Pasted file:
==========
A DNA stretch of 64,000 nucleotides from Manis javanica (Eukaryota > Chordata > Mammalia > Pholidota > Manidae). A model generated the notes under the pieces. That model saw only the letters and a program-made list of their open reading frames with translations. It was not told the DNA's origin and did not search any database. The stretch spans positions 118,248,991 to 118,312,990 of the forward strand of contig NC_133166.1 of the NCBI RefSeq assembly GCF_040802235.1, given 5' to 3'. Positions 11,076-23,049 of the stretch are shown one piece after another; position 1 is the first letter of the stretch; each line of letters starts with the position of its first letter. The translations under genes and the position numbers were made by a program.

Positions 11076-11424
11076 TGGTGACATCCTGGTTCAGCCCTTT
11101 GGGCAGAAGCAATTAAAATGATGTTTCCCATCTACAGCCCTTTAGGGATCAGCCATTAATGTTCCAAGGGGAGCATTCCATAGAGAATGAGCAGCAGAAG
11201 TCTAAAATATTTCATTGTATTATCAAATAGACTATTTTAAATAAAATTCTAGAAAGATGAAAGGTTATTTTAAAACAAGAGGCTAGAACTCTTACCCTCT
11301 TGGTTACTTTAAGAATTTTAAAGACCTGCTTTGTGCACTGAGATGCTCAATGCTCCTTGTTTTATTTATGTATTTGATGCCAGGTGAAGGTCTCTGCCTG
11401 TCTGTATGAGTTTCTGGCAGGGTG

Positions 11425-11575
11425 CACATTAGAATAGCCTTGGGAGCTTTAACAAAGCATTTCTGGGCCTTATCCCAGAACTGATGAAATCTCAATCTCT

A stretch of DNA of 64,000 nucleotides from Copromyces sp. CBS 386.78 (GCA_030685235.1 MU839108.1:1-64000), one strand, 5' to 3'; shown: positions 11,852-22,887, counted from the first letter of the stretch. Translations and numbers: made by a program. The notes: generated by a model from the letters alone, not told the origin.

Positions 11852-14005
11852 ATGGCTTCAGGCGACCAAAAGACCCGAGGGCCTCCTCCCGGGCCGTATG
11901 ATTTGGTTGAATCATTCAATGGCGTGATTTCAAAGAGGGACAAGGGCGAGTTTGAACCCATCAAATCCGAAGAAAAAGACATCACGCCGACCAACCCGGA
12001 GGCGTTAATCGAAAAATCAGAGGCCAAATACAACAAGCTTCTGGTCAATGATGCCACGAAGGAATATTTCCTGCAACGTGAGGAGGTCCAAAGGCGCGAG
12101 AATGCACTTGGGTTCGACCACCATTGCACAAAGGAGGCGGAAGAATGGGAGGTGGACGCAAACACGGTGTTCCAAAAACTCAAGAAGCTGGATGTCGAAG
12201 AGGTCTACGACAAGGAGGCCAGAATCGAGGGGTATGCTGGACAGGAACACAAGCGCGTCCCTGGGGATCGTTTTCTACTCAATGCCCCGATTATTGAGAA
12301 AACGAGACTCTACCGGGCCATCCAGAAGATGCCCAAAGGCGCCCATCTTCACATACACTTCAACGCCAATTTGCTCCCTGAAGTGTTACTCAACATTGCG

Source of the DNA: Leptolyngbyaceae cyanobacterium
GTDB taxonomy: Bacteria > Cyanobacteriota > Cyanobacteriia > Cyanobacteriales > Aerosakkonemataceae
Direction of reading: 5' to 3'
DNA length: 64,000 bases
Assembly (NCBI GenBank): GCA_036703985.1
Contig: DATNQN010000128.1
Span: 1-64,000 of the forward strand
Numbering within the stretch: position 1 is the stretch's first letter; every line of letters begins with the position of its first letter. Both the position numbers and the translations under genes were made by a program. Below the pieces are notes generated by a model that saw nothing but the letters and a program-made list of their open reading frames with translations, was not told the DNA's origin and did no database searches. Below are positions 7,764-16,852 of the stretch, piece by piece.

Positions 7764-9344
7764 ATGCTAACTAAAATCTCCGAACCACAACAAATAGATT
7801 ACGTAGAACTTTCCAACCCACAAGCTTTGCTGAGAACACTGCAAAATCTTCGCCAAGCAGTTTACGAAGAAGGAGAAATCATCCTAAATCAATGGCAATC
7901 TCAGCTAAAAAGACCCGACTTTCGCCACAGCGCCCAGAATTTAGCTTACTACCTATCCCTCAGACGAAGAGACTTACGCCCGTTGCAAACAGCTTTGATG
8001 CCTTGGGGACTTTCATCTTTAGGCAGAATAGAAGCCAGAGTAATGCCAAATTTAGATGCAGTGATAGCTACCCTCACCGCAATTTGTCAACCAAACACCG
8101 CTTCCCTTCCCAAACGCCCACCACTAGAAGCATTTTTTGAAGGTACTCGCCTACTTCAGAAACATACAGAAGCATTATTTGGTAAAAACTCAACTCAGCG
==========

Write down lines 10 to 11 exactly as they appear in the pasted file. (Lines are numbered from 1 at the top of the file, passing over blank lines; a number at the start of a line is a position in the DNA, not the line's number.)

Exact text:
A stretch of DNA of 64,000 nucleotides from Copromyces sp. CBS 386.78 (GCA_030685235.1 MU839108.1:1-64000), one strand, 5' to 3'; shown: positions 11,852-22,887, counted from the first letter of the stretch. Translations and numbers: made by a program. The notes: generated by a model from the letters alone, not told the origin.

Positions 11852-14005